Recorded at Wall Street
US-Flaggen wehen am Dienstagmorgen auf der Wall Street in New York. (Bild: AP)
Aufzeichnungen zur US-Blasen-Ökonomie
Von Barbara Eisenmann
Und wieder einmal ist eine Blase geplatzt, Kredite können nicht zurückgezahlt werden, Banken gehen pleite. An der Börse gibt man sich optimistisch, solange es eben geht. Aber die Gefahrenzonen multiplizieren sich, und die Immobilienblase und Bankenkrise, die Dollarabwertung und Ölpreisexplosion sind nicht mehr so einfach wegzuspekulieren. Es sei denn, man kreierte eine neue Blase.
Inzwischen haben allerdings auch in den USA die Schwarzseher unter den Wirtschaftsexperten das Wort übernommen. Ihre Kritik an den Exzessen einer blasenproduzierenden Finanzwirtschaft, die in keiner Beziehung mehr zur güterproduzierenden realen Wirtschaft steht, wird immer lauter. Vor Ort, an der Wall Street, die lange das geografische und imaginäre Zentrum des Kapitalismus war, hat sich die Autorin umgehört und dabei mit chinesischen Touristen, Geschäftsleuten, großen und kleinen Spielern und Wirtschaftswissenschaftlern gesprochen.
Manuskript zur Sendung als pdf oder im barrierefreien Textformat.
English excerpts from transcript.
O-Ton 15 (Janszen)
I am not actually a big fan of the term bubble because I don´t think that is really what, that sort of
describes a finality, it is really more a system of believes that builds up over time, it is a system
of false believes that are developed in an atmosphere of delusion around the real source of gains
and asset prices that builds up, that become a self-reinforcing systems. So I prefer to call them
asset hyperinflations because that is ultimatley what they are.
O-TON 16 (Janszen)
So we have this asset bubble, asset inflation in tecnology stocks, when that ended so what the US
did to reflate the fire economy was to take what was already a growing part of the economy
which is housing and inflate it. Right. So this was policy. Of course they don´t talk about it as
policy, but as Chico Marx would say who are you going to believe me or your own eyes, you
know. In 1999 we got rid of all the regulations that were built after the last big crash like the
Glass Steagall act of 1933. That regulation was put in place because it was decided that the real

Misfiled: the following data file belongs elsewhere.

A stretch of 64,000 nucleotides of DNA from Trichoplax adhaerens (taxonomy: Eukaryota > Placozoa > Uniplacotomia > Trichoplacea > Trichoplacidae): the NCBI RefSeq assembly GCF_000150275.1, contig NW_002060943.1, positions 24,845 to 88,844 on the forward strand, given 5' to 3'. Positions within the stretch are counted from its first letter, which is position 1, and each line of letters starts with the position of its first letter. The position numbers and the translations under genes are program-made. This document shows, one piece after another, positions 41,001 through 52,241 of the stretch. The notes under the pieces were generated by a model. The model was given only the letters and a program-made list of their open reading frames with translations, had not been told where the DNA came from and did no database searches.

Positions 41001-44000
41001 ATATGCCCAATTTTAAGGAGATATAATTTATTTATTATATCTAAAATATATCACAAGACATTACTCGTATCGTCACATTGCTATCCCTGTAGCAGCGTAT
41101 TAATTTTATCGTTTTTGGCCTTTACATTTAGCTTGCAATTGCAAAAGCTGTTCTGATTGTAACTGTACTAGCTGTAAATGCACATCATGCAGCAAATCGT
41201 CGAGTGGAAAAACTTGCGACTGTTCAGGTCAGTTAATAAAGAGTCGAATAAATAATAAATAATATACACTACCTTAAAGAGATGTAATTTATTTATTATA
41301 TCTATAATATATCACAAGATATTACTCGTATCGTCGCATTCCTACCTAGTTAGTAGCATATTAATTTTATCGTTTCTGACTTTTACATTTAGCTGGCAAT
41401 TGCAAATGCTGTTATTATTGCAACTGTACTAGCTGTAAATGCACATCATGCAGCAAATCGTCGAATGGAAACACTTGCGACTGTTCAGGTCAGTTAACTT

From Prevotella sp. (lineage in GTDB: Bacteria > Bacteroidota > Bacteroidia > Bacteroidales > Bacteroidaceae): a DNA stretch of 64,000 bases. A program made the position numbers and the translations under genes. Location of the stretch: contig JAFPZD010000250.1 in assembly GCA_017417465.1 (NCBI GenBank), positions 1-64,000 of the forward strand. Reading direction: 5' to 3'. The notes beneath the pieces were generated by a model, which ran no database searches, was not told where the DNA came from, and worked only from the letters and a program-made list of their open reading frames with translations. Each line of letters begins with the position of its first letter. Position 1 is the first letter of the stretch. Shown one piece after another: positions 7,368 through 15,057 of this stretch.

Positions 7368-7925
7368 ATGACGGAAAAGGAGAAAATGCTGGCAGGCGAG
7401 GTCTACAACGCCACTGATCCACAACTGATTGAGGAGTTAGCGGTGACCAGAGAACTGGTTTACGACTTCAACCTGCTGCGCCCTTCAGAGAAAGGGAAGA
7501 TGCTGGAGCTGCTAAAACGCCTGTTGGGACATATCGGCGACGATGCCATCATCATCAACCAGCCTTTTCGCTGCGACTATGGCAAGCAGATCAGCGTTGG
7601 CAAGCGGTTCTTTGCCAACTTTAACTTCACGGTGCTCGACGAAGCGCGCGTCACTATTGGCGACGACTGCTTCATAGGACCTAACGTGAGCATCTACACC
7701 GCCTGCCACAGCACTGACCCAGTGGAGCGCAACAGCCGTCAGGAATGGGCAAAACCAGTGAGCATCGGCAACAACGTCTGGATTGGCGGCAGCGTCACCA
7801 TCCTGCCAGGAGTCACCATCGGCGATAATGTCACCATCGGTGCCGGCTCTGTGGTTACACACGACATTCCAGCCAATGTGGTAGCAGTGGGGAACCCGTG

cause of the asset inflation in the 20ies was this non-transparent pools, these investment trusts
and pools of money that were manipulated ,and nobody really understood who is leveraged and
where the risks were. That was dismanteled in 1999, all based on the theory that markets will
work it out.
Eric Janszen geht davon aus, dass eine produktionsschwache Wirtschaft wie die us-
amerikanische auf Spekulationsblasen angewiesen sei, und dass deshalb eine neue Blase immer
schon in die Wege geleitet werde, bevor aus der alten die Luft überhaupt vollständig entwichen
O-TON 17 (Janszen)
All our asset inflations have a certain structure to them, a certain way of evolution and
development. They usually / certainly involve some government legislation, it is very important
to get them kicked off. So for the internet bubble it was passage of right/of legislation that
allowed legal to do comercial transactions over the internet which it was passed in 1994 and that
is when that process started. And in housing, the real root of the housing inflation goes all back to
1986 with the tax relief act under Reagan, we got to write off the interest expense on your home
O-TON 18 (Roubini)
Certainly Greenspan was supportive of the market and didn´t worry about the irrational
exuberance in the 90ies and did nothing about it, and when the tec bust occurred he aggressively
eased the fed fund rates and created another bubble, the housing bubble, and now the housing
bubble is going to bust, so I don´t know if there is another bubble to create, but certainly Wall
Street hopes that the Fed easing is going to stimulate asset markets and equity markets.
O-TON 19 (Roubini)
Like in 2001 the Fed very aggressively cut interest rates and we still had a recession. And this
time the recession is going to be more severe than 2001. Plus the Fed has to worry about the fact
that cuting rates very fast might cause a very sharp fall of the dollar and that will become
dangerous, so the possibility of the Fed this time to cut rates as aggressive as it did in 2001 from
6 and a half Prozent all the way down to 1 Prozent is more limited this time around, so it is going
to be less Fed easing. So I think people yeah believe that there is a Bernanke put the way there
was a Greenspan put and Bernanke is going to rescue them. I don´t believe, this is not going to be
the case, it is not going to happen.
O-TON 20 (Parrott)
So may be it is a naive hope that people will look around and see what happened and ask
themselves why it happened, and particularily with the housing bubble, the subprime mortgage
where it was clear to so many people for so long and yet Alan Greenspan, chairman of the federal
reserve board was saying no there is not a housing bubble, it is just housing prices catching up
with income and nonesense like that that people will demand that the Fed and Washington
effectively regulate the financial sector and make the financial sector supportive and enabling of
activity in the real sector rather than the opposite.
SZENISCHE ATMO 27 (Schülerführung Wall Street)